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U.S. Supreme Court

Trans Alaska Pipeline Rate Cases, 436 U.S. 631 (1978)

Trans Alaska Pipeline Rate Cases

Nos. 77-452, 77-457 and 77-602

Argued March 28, 1978

Decided June 6, 1978

436 U.S. 631


Anticipating completion of the Trans Alaska Pipeline System (TAPS) in mid-1977, seven of its eight owners filed tariffs for the transportation of oil over TAPS with the Interstate Commerce Commission, which at that time had jurisdiction over oil pipelines. Four protestants, respondents here, immediately asked the ICC to suspend the proposed rates, which were claimed to be prima facie unlawful for a number of reasons. Rejecting the carriers' argument that it had no authority under § 15(7) of the Interstate Commerce Act (Act) (which provides that "[w]henever there shall be filed . . . any schedule stating a new individual or joint rate, . . . the Commission . . . may . . . suspend the operation of such schedule") to suspend TAPS's initial rates, the ICC concluded that the rates should be suspended. It then went on to hold that the TAPS carriers could submit interim tariffs, to be effective on one day's notice, which would be allowed to go into effect during the suspension period if the rates proposed in such tariffs were lower than levels summarily fixed by the ICC and if the TAPS carriers would agree to refund any amounts collected under either the interim or initially proposed tariffs which might subsequently (after full hearing) be held to be unlawful. The TAPS carriers petitioned for review of the ICC's order in the Court of Appeals, which affirmed all aspects of the order.


1. Pursuant to § 15(7), the ICC is authorized to suspend initial tariff schedules of an interstate carrier subject to Part I of the Act, as it did here. As against the contention that the word "new" as used in § 15(7) was intended to refer only to increased or changed rates (i.e., rates which replace other rates previously in effect), such word must be given its literal interpretation as applying to services which have never before been offered to the public, thus embracing the initial rates in question in these cases. Pp. 436 U. S. 642-652.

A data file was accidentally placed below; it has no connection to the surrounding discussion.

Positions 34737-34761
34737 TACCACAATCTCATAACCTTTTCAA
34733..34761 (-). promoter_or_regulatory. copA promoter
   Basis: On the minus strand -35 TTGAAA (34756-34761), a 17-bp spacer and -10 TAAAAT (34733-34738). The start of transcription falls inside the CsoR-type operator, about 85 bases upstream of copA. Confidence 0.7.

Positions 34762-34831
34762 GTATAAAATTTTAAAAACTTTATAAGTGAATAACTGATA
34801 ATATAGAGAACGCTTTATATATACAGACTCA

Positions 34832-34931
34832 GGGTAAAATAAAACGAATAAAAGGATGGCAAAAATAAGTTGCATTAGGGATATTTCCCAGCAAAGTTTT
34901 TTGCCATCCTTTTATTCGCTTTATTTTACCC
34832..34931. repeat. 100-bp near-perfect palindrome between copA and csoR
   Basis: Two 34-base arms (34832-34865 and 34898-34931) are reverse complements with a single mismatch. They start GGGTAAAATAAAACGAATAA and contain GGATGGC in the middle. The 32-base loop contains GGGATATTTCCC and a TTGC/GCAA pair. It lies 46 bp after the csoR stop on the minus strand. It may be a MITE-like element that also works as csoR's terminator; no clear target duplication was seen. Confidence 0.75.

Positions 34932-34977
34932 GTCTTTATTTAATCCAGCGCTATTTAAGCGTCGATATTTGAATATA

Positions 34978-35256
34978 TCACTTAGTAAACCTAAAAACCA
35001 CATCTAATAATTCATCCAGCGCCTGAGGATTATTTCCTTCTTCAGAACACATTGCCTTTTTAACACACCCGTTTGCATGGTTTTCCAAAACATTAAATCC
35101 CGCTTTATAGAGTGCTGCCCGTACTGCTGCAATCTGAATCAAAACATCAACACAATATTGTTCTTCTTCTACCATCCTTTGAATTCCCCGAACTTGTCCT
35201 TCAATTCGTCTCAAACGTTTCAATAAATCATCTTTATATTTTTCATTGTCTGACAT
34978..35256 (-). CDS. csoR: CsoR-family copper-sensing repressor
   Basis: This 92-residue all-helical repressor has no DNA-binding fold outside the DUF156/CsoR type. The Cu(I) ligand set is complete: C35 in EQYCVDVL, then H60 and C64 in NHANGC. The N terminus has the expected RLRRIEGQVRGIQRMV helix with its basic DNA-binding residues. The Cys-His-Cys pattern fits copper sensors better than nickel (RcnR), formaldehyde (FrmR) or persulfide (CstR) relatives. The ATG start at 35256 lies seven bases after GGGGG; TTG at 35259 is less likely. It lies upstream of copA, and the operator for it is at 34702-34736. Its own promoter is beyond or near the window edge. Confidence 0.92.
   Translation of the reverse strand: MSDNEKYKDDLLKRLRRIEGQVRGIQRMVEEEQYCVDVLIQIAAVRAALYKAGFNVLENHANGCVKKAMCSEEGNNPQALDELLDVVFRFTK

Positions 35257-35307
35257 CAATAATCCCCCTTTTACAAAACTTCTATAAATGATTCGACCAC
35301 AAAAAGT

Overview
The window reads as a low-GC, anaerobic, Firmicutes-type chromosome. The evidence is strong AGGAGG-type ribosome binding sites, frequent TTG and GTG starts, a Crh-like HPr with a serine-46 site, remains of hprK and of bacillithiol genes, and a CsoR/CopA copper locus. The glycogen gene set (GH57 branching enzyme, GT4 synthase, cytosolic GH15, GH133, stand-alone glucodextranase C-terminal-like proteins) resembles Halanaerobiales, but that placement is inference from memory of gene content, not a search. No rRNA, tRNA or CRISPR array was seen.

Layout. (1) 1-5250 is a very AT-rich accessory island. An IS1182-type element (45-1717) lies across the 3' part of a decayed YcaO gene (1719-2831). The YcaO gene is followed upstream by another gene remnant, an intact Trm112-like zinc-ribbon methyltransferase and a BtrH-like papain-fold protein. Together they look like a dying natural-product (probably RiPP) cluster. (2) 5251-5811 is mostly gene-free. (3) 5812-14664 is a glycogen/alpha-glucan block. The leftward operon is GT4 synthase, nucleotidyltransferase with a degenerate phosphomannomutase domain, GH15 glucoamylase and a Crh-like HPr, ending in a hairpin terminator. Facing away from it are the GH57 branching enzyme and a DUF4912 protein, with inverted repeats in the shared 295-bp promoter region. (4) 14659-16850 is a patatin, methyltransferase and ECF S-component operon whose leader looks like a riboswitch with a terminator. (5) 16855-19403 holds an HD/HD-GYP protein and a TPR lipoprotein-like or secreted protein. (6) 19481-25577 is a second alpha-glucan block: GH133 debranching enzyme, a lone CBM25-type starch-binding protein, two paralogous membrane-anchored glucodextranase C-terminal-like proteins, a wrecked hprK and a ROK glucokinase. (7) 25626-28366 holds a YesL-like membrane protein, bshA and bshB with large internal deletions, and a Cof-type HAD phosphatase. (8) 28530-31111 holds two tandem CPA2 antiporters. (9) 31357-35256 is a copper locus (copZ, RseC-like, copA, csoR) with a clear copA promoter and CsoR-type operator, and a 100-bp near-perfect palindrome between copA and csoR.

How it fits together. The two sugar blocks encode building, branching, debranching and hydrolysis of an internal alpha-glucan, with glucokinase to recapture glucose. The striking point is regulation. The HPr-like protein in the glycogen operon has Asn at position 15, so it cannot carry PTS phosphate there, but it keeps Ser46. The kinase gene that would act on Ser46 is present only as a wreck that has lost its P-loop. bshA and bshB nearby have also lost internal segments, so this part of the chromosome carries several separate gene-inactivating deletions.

2. The ICC has power ancillary to its suspension authority under

Page 436 U. S. 632

§ 15(7) to establish, without an adjudicatory hearing, maximum interim rates which it would allow to go into effect during the suspension period. By so establishing such interim rates here, the ICC did not exceed its suspension power but, to the contrary, performed an intelligent and practical exercise of its suspension power in accord with Congress' goal in § 15(7) to strike a fair balance between the needs of the public and the needs of regulated carriers. Pp. 436 U. S. 651-654.

3. The ICC, as part of such ancillary power to establish maximum interim rates, has authority, which it properly exercised here, to condition its decision not to suspend tariffs on a requirement that the carriers refund any amounts collected under either interim or initially proposed rates that might later be determined to exceed lawful rates, notwithstanding the absence of express authority in the statute for such refunds. United States v. Chesapeake & Ohio R. Co., 426 U. S. 500. If the ICC's approximations of what would be lawful rates are to be used to meet the carriers' needs, such refund provisions are a necessary and "directly related," id. at 426 U. S. 514, means of discharging the ICC's mandate to protect the public pending a more complete determination of the reasonableness of the rates, and thus are a "legitimate, reasonable, and direct adjunct to the Commission's explicit statutory power to suspend rates pending investigation," ibid., in that they allow the ICC, in exercising its suspension power, to pursue "a more measured course" and to "offe[r] an alternative tailored far more precisely to the particular circumstances" of these cases. Ibid. Pp. 436 U. S. 654-657.

557 F.2d 775, affirmed.

BRENNAN, J., delivered the opinion of the Court, in which all other Members joined, except POWELL, J., who took no part in the consideration or decision of the cases.

Page 436 U. S. 633

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